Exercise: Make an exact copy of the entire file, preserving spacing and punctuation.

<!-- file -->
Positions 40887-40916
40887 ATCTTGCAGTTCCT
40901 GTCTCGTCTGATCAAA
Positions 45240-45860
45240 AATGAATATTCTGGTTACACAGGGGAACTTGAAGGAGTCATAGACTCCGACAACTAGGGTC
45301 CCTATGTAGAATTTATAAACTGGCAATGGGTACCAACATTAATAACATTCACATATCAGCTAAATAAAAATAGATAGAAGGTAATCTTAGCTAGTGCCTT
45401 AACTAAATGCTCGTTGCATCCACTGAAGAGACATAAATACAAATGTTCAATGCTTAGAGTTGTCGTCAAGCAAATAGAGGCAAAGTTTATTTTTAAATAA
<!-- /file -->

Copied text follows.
Positions 40887-40916
40887 ATCTTGCAGTTCCT
40901 GTCTCGTCTGATCAAA
Positions 45240-45860
45240 AATGAATATTCTGGTTACACAGGGGAACTTGAAGGAGTCATAGACTCCGACAACTAGGGTC
45301 CCTATGTAGAATTTATAAACTGGCAATGGGTACCAACATTAATAACATTCACATATCAGCTAAATAAAAATAGATAGAAGGTAATCTTAGCTAGTGCCTT
45401 AACTAAATGCTCGTTGCATCCACTGAAGAGACATAAATACAAATGTTCAATGCTTAGAGTTGTCGTCAAGCAAATAGAGGCAAAGTTTATTTTTAAATAA